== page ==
Afghan Women Still Face Extreme Violence, Reports UN Expert
United Nations expert Yakin Erturk said that violence against women in Afghanistan is commonplace, pointing to forced and child marriages as the primary cause of violence. Erturk, the Special Rapporteur of the UN Commission on Human Rights on Violence Against Women, highlighted poverty, lack of education, and years of warfare as the major causes of women’s current plight in Afghanistan.
Ertürk has just finished a ten-day visit to Afghanistan, where she met with government officials, judiciary members, doctors, police officers, representatives of non-governmental organizations, and women in prison to assess Afghan women’s current circumstances. Afghan women have little protection from abusive situations and few options for redress. The UN expert urged the Afghanistan government and the international community to make the eradication of violence against Afghan women a priority.
The Afghan Ministry of Women’s Affairs estimates that approximately 60 percent of Afghan marriages include women under 16 years old, the legal marriage age for women, according to IRIN News. Child marriage affects millions of women in developing countries and puts women at risk of contracting health problems, such as obstetric fistula, from becoming pregnant at an early age. Masouda Jalal, the Afghan Minister of Women’s Affairs, called child marriage “a violation of equality” and harmful to girl’s health, their educational and economic opportunities and political participation,” reports IRIN News.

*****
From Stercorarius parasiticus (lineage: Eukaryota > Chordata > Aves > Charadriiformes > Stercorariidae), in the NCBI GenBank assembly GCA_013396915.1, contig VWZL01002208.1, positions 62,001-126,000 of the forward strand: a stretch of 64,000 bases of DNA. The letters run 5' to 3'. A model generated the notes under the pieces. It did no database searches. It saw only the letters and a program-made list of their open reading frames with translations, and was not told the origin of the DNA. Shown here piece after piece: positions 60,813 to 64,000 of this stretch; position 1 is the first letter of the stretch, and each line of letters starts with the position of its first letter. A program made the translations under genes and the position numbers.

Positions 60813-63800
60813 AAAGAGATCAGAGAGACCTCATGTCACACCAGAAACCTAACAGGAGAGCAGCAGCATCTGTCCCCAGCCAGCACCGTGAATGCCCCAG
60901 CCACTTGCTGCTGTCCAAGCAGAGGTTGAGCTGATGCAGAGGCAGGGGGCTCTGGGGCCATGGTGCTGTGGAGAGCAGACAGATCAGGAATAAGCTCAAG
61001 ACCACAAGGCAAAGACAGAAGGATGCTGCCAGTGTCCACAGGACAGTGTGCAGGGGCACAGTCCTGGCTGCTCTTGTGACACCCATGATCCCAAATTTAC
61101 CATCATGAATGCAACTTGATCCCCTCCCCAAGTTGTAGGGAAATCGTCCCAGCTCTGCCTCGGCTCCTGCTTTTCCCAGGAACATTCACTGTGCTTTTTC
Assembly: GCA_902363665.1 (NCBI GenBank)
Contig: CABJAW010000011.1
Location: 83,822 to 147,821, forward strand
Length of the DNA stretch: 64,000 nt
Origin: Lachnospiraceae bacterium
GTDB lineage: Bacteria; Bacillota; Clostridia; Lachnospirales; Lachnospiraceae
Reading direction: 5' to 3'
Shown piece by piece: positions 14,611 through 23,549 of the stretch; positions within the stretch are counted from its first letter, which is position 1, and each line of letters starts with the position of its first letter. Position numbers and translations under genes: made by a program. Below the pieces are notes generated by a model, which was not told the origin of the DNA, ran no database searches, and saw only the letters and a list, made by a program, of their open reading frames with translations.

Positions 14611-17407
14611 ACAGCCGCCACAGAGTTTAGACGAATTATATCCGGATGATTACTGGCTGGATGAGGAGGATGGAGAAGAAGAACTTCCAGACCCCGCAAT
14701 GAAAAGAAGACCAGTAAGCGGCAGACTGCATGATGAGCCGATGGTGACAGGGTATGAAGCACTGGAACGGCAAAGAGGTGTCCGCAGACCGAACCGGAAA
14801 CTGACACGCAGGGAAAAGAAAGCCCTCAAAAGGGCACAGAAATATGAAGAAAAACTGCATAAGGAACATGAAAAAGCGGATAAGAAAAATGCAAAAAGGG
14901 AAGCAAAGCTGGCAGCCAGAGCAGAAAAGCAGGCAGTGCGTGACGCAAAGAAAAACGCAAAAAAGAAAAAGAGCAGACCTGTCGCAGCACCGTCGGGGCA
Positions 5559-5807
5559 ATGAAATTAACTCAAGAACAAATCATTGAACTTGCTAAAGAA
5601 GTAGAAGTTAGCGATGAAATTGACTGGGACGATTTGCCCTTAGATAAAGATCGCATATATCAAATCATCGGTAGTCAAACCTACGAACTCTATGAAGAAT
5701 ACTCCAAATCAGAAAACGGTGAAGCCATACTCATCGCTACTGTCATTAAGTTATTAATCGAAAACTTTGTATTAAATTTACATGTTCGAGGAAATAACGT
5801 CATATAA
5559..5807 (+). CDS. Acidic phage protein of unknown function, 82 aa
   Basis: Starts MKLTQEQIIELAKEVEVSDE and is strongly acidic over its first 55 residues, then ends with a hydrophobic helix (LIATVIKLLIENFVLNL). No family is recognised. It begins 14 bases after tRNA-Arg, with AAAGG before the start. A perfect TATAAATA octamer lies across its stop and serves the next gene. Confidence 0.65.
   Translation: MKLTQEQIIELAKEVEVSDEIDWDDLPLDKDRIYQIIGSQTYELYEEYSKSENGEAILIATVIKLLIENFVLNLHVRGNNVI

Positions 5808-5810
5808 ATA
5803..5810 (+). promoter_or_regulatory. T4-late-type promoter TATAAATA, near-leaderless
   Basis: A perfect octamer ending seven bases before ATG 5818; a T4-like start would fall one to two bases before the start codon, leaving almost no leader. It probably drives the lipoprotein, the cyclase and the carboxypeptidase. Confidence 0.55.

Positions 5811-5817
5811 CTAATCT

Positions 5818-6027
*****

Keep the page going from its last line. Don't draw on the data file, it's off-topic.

12/9/2013 Mixed Results for Afghanistan's Anti-Violence Against Women Law - The United Nations Assistance Mission in Afghanistan (UNAMA) and the Office of the UN High Commissioner for Human Rights (OHCHR) released their annual report on violence against women in Afghanistan yesterday, revealing mixed results of the country's Elimination of Violence against Women Law.
"A Way to Go: An Update on Implementation of the Law on the Elimination of Violence against Women in Afghanistan [PDF]," found that there was a 28 percent increase in reports of violence against women from 2012 to 2013 , but only 17 percent of those were prosecuted under EVAW - a small 2 percent increase from last year.
The law, which was issued by the executive decree of President Hamid Karzai in 2009, criminalizes 22 acts of violence against women and specifies punishment for perpetrators. . . .